There are a few approaches to do this. Lightning was the very first idea out of Bitcoin, to do this, where you break consensus – which is what we’re all trying to achieve on this main chain. What’re the final balances of all of these ledgers? You take two of those balances and just remove them from the chain. You only care about the two people involved in those balances. So you get unanimous consensus on these two people. That is very cheap. So you can find systems where you can take the consensus away from the majority of things. You can run a very fast, cheap consensus, almost to the same speed as a centralised system. And then you just use some verifiable way to bring it back into the main chain if you need to.
Now, these things are nuanced, and there are immediate uses for this scalability in gaming. And then things that are coming later this year. And things that may just not be possible at all. The different levels of degrees, we would probably need to speak here for a couple of hours, but it really hits you.
The fundamental idea of what is called a layer-two blockchain is: let’s treat the main blockchain as a Supreme Court, and treat it with respect. Let’s take all of our trusted decisions off-chain, and then let’s come back and use it as a court to settle a dispute
Peter Relan: I think it’a compelling idea, in terms of how societies work. If every argument that we had needed to be settled by a court, society wouldn’t scale. Correct? So the fundamental idea of what is called a layer-two blockchain is: let’s treat the main blockchain as a Supreme Court, and treat it with respect. Let’s take all of our trusted decisions off-chain, and then let’s come back and use it as a court to settle a dispute (versus a court to record every darn thing).
That is the fundamental statement behind scalability. If you don’t have that, it’d mean society itself wouldn’t scale. If [everything] was recorded by the United States’ Supreme Court, we’d be screwed, right? That’s central. What is unknown is: how well will that work? What is the ratio of fraud-proof that will be needed, and how frequently to go back to the court system?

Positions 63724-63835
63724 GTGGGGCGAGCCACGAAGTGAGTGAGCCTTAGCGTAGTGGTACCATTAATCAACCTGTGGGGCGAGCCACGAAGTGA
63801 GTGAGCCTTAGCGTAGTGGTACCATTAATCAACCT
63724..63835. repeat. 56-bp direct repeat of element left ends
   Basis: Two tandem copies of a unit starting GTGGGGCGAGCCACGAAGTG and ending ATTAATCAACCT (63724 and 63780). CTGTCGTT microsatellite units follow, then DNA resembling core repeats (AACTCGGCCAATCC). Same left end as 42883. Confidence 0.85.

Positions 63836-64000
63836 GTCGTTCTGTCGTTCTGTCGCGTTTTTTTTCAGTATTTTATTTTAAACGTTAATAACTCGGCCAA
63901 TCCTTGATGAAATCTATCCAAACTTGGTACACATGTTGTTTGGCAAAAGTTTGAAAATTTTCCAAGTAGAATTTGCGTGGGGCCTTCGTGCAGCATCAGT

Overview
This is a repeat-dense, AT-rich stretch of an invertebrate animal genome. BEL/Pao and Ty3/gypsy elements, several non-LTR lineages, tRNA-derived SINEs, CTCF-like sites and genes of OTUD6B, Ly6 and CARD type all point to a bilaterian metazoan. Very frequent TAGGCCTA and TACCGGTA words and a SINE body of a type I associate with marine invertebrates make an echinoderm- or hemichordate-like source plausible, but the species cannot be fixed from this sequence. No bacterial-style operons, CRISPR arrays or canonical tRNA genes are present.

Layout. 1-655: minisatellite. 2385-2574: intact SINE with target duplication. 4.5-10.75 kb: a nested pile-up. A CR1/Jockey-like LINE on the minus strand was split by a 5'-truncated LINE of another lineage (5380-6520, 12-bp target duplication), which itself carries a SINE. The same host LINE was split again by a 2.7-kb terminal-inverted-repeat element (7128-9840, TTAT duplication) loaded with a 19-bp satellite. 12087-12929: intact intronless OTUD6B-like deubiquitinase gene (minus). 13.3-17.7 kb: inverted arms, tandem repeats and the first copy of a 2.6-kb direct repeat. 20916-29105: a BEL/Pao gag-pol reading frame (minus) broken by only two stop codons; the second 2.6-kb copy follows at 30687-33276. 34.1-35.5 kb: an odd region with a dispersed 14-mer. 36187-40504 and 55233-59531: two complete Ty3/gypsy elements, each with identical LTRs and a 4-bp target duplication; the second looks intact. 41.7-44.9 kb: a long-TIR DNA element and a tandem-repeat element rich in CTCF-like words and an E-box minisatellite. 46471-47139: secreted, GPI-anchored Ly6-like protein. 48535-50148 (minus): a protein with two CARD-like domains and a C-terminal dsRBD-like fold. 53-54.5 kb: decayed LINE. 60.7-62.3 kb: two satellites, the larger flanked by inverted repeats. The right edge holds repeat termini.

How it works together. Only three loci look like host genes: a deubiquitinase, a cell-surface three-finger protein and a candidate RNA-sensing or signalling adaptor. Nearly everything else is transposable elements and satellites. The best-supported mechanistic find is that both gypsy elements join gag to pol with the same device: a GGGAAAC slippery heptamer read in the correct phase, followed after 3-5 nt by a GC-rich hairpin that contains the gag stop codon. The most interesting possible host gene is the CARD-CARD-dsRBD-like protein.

Japeth Dillman: If anything, blockchain has three areas that define it right now. I believe that’s transparency, the open ledger; security, it’s very secure; and it’s slow. It’s not a very fast technology. So how do we adapt something like this to gaming? Does it restrict the ability to apply this technology to gaming?
Nathan Ginnever: Yes, of course, I think is the answer. You have to be careful with how you’re using blockchains. And as I was saying, I want the scalability to be where it’s not going to affect the game. So I chose a simple game where it should be able to run on regular hardware that isn’t mining hardware.
So it should be fast. We should see a centralised database speed. As long as you’re OK with cutting off a lot of the usability. So you just have to think very carefully when you’re dealing with the slow part, right? So maybe just use it where it can be used.
But that being said, there are a lot of scalability solutions that are in the works this year. And we are really unsure – maybe it is possible to get FPS-type state updates. But we won’t have to do that for a while.
Benny Giang: The way we’re dealing with scale is, when we reach the maximum – which is like 20%, 25% of the Ethereum total transactions – we formed a scaling team to explore the solutions, and look at side chain state channels and a bunch of these other things.
The blockchain cannot handle hundreds of millions of players making transactions into the blockchain
As Nathan said, there is no hard fix. There’s nothing you can do in the next week. It’s going to take some time. And some of these initial explorations with the game that Nathan is building, using general state channels, is going to be one of the first times where we have a huge amount of players. And frankly, the blockchain cannot handle hundreds of millions of players making transactions into the blockchain.
So for us, that’s something that we are looking into. We get asked a tonne of times, from our users, [for new features]. Typically, for a game, it’s pretty straightforward. You just build it. But we have to sit back and really think deeply about whether or not this action should be on-chain of off-chain. If it’s on-chain, is it in the main chain, or are we using some other solution? So there’s the reason why we take a long time to build new features, and we have to be very careful of being able to handle that load.
Right now, Ethereum is like 15 transactions per second. And my belief is that it’s going to get better throughout time with Plasma, with sharding, and some of these initial explorations.
Peter Relan: I started my career as an ARPANET engineer. If I showed you the table of internet connectivity speed from 1983, [we saw] 20 times improvement in six years. I think what’s going to happen is you’re going to see a curve like this, where there’s this long period of incubation of the blockchains. And then there’ll be these breakthroughs where it’ll start to rise steeply.
Look at the internet; if every packet sent through email or whatever application went over the backbone? It would never work. There are these notions of subnets. That’s the sharding idea